5 Tips for Oil & Gas Professionals Applying to MBA Programs

by on August 6th, 2017

Given the current state of the Oil & Gas industry, many professionals are looking to refocus their career into a less volatile field, others want to reform the industry from within. An MBA may be a good option either way.

1. Why an MBA?

The first questions you should ask yourself is why do you want to get an MBA and why do you want to get it now? Do you just want out or are you interested in to returning to the industry in a different role? Perhaps you haven’t decided but would consider using the two years in an MBA program to take a wait and see approach.

2. Do your Research.

Unlike in consulting or banking, the path to or beyond an MBA is not always clear from within an oil and gas company, especially for those in technical roles. Seek out others who have successfully forged this path so you can ask them advice on your application strategy and career goals. One resource for this is your own college alumni network. Many schools offer online directories allowing you to search for keywords, such as your target school name or your target post-MBA profession.

Alternatively, reach out to your target school’s admissions office or your target school’s energy club to find students with a similar oil and gas background. How did their background prepare them for business school? How was the transition to business school? What do they know now that they wish they knew when they were applying? What kinds of positions, post MBA, are a natural fit for someone with your background?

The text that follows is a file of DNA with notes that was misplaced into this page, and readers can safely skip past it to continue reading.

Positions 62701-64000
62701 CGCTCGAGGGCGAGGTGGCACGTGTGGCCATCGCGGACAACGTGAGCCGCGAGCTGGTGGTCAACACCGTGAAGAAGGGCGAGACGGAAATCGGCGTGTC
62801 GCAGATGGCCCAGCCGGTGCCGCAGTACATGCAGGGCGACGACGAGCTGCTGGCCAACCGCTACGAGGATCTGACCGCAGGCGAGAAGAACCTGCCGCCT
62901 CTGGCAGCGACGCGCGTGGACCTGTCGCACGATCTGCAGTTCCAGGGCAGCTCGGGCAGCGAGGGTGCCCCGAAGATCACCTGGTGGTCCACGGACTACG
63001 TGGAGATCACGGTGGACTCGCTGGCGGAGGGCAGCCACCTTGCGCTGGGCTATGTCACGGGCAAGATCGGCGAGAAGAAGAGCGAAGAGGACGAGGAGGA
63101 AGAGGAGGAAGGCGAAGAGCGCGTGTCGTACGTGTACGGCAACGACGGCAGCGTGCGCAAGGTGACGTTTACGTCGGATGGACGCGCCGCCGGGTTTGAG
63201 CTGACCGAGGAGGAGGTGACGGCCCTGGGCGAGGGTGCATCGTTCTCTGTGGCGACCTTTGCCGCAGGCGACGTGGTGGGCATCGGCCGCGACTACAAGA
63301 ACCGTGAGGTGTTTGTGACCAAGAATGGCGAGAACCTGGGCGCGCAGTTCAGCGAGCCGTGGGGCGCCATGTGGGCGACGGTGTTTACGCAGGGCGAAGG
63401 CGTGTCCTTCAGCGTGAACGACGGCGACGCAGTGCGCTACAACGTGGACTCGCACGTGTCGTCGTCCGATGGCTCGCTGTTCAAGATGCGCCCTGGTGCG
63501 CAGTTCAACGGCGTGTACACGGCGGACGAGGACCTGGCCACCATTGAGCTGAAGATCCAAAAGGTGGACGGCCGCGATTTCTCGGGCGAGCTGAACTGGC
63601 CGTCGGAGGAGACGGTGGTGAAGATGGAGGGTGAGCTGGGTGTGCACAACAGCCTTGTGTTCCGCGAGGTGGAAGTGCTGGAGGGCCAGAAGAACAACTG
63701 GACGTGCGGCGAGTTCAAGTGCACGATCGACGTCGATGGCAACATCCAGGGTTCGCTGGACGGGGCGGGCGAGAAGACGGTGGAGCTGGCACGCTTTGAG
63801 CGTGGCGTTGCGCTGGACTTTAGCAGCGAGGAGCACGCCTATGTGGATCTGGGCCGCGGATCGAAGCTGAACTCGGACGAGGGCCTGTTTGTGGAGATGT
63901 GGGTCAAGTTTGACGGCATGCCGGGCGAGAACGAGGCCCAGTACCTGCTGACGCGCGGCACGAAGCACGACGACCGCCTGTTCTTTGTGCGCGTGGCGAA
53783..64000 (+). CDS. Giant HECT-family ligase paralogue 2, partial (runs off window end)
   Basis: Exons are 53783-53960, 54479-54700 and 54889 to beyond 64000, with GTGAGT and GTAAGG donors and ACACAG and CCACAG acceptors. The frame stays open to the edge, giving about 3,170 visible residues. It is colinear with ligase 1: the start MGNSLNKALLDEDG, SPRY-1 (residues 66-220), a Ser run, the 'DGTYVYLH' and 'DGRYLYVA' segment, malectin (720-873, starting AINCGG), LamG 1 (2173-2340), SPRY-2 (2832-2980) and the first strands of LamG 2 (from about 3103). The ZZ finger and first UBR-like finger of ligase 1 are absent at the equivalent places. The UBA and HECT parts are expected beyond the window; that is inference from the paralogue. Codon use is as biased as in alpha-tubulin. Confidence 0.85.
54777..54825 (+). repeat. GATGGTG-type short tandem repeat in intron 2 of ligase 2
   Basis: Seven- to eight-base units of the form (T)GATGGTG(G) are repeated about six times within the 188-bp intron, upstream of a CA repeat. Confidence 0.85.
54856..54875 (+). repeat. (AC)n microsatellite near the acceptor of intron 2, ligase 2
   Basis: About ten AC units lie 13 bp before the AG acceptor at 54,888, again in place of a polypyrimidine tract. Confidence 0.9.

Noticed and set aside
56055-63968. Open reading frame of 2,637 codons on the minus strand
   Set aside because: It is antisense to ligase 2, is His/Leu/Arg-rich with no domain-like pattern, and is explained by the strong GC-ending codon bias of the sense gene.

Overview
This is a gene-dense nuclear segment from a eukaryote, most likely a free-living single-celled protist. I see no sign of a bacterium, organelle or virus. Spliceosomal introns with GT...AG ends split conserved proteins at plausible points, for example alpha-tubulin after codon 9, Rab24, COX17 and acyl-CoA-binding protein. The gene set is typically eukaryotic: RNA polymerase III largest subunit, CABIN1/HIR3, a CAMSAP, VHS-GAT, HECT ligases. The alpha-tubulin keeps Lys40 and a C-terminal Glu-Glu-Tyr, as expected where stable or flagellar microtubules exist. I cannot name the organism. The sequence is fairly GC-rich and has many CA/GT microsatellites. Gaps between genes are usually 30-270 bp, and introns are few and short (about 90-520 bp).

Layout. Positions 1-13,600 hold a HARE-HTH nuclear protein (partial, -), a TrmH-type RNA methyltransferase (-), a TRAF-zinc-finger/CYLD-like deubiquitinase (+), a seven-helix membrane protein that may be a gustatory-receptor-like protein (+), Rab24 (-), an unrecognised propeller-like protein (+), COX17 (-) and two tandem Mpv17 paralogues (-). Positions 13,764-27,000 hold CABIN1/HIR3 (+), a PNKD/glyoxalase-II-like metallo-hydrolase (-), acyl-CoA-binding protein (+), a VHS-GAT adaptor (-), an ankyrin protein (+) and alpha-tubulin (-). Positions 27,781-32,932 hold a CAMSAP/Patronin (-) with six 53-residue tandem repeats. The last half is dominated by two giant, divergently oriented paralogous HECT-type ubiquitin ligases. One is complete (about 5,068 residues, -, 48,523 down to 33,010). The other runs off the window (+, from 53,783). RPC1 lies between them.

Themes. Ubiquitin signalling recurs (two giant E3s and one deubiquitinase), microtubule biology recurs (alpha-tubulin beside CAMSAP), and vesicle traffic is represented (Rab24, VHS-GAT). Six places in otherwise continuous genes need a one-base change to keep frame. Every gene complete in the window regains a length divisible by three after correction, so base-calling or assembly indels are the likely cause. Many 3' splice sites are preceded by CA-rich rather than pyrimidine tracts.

3. Define your post MBA goals.

If leaving the oil and gas space is important to you, think deeply about how you can leverage your education and work experience to transition to something new. Investment banks, private equity and strategy consulting firms are often looking for MBA graduates with specific industry experience and advanced analytical skills. A great way to land one of these jobs is to stay tangentially related to the energy field by targeting their natural resources groups.

Another way to pivot is to consider other sectors that would value your unique background such as sustainable energy or to build upon strengths developed outside of your work life. If returning to the oil and gas space is important to you, research post-MBA roles that pique your interest. Are you more interested in the finance or managerial side of the oil and gas business? Are you interested in an integrated major that operates globally or in a nimble play-focused independent? Do you have a preference among upstream, midstream, downstream or services?

4. Choose your Recommenders Carefully.

As is true for all MBA candidates, ideally one of your recommenders would be your direct manager. Unfortunately, as the path to an MBA is not widespread in the oil and gas industry, this is not always possible. Asking a direct supervisor can jeopardize current or future work assignments.

Additionally, some potential recommenders don’t have insight into the process or have what it takes to write a stellar recommendation. Alternates for a direct supervisor would be a (significantly) senior colleague or a prior manager—someone who knows you well and can provide granular, detailed support of your application. Prepare your recommenders by sharing your essays, career goals, and project specifics so that they can take these into consideration. Make sure they are aware that the letter is not a performance review but rather advocacy on your behalf.

5. Focus on the Personal.

Many oil and gas candidates have significant technical achievements and capabilities. While these capabilities are an asset in Exploration & Production they are not particularly persuasive on an MBA application. Adcom would be more interested in the interpersonal dynamics of projects. How do you manage leadership, teams, colleagues, or external issues? What have you done to overcome a hurdle? Is there anything in your personal life that is the key to understanding how you have developed as a human being?

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